There is a useful eddy behind the rock offshore and a large eddy to the east of Tour de Rozel, where it is possible to sit and gaze at the water hurtling past just several metres away. Once the offshore rock is covered the best of the race is over, and it’s probably best to jump on the tide and grab a free lift back towards Rozel. On large Spring tides the water can become surprisingly fast and confused, often beyond what most paddlers are comfortable playing in. The best advice is arrive early and finish whilst you still feel comfortable with the conditions. Be aware that on larger tides it will be impossible to paddle around Tour de Rozel, against the tidal flow, for several hours.
In close to the headland a reef runs out at right angles. It is clearly visible at low water, but as the tide rises the water will start to pour over the reef. As long as the swell isn’t too large standing waves can develop on this reef, offering an alternative play spot to the waves further offshore.
Once past Tour de Rozel you enter Bouley Bay, probably the largest Bay on the north coast. Just over a mile ahead will be seen the end of Bouley Bay pier, painted white. Although it is possible to take a direct route across the bay most people will find it more interesting to follow the coast.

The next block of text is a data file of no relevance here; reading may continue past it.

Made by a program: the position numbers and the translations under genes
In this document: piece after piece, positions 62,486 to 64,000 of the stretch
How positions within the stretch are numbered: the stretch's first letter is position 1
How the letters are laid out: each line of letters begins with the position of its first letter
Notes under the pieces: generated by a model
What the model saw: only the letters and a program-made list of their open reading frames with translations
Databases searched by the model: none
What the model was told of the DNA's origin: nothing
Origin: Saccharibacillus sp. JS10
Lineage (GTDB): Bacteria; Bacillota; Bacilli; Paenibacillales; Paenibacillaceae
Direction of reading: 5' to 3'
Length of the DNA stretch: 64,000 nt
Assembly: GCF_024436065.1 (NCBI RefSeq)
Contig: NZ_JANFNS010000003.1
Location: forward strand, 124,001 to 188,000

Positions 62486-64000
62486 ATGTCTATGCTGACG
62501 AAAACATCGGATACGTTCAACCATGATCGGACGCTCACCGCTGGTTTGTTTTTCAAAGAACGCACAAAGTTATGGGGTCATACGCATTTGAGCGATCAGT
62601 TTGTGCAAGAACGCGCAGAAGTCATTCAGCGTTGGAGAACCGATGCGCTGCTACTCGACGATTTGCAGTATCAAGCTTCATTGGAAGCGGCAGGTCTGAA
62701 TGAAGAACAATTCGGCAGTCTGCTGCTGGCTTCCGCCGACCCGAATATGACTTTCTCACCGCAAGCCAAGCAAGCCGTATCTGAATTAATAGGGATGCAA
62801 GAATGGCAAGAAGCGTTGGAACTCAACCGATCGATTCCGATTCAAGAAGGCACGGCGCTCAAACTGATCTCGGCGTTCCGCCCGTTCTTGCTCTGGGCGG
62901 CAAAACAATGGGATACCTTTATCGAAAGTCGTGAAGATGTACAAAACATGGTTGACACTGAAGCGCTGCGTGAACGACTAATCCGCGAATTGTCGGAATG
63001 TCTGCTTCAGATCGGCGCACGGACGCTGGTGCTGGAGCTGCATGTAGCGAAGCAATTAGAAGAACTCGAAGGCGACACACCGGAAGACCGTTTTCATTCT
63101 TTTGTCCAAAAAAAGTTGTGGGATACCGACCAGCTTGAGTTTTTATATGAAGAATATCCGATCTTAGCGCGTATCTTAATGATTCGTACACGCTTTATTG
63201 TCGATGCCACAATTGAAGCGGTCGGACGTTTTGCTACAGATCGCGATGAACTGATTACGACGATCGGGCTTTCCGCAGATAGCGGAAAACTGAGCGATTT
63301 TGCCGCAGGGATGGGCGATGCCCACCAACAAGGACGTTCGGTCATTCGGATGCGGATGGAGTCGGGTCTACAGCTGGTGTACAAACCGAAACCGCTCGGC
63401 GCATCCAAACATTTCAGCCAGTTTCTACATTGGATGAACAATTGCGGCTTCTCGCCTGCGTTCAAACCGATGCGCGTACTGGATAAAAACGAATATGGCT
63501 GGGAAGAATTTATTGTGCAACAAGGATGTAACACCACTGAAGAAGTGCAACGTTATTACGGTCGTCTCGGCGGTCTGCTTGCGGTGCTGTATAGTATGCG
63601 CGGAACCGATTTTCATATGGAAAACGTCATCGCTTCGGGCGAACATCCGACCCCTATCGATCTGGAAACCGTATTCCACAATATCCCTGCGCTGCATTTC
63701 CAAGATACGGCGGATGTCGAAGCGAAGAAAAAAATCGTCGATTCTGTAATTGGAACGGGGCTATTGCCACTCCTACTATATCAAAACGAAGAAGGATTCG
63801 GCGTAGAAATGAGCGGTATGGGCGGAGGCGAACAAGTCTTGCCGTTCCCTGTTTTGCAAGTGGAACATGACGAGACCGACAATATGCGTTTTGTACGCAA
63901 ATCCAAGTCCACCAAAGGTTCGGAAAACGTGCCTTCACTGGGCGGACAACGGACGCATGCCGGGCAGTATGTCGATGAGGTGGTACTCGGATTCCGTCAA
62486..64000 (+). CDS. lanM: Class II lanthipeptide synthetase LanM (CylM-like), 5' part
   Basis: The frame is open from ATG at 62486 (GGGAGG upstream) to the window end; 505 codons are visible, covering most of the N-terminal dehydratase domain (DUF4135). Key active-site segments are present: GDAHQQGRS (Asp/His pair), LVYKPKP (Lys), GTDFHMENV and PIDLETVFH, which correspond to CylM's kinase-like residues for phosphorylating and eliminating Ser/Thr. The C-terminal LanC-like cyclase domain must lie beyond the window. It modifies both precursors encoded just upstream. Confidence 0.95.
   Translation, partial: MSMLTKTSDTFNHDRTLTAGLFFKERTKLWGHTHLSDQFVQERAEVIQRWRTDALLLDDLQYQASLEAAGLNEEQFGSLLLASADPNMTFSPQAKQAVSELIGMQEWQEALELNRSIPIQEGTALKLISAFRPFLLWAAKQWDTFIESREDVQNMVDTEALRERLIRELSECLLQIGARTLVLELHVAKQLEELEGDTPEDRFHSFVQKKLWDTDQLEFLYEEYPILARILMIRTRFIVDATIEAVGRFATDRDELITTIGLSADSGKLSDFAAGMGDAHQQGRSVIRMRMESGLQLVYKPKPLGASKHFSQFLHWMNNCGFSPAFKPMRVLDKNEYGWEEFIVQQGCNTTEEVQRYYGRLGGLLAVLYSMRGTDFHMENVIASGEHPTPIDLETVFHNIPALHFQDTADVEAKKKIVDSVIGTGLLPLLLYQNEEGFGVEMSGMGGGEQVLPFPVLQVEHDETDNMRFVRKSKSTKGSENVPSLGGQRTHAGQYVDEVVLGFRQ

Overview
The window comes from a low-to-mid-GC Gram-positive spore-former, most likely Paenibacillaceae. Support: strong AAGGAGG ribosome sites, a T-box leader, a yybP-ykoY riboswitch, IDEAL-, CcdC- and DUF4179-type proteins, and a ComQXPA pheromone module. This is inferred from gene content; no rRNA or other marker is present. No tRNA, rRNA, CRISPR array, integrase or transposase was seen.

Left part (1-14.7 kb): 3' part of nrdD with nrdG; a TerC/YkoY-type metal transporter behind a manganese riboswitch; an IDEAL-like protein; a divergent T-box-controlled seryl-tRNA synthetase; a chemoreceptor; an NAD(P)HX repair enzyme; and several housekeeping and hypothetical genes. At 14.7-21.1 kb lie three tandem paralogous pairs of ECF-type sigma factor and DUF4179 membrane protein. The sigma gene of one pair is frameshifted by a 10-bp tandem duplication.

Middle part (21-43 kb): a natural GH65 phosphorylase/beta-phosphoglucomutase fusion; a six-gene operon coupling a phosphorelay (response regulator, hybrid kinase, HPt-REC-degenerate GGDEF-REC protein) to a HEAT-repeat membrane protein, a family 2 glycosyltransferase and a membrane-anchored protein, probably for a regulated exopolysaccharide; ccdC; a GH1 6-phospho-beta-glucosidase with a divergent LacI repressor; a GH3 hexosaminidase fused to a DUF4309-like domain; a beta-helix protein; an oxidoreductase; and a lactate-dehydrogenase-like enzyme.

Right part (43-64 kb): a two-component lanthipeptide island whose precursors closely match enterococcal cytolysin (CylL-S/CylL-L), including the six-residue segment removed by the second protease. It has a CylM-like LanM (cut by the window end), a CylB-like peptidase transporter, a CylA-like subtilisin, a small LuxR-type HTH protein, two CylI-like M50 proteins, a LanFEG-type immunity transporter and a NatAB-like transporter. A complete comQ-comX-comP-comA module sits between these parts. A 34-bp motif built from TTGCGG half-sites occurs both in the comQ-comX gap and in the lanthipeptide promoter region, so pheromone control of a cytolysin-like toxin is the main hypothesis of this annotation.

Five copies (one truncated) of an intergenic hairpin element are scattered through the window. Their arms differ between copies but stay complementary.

There are a few inlets and gaps to explore, the exact ones dependent upon the state of the tide. Part of the way along the coast is L’Etacquerel Fort. Built in the 1830’s to help defend Bouley Bay from possible French invasion, it originally had 5 guns and is unusual that on the land side there is a dry ditch. The fort was refurbished in the first decade of the 21st Century and is now available as residential accommodation from Jersey Heritage. Sadly access from the sea is almost impossible, otherwise it would be perfect location for kayakers to stay.
Continuing west the cliffs steepen and in a couple of places, during the winter, there are normally a couple of waterfalls tumbling over the edge of the cliffs. Just to the east of La Tete des Houges, towards low water it is possible to see the remains of a ship, SS Ribbledale. It was wrecked on the 27th December 1926, whilst en route from London to Jersey. Parts of the boilers are clearly visible and if conditions allow you to paddle close to the rocks it is possible see other pieces of the ship.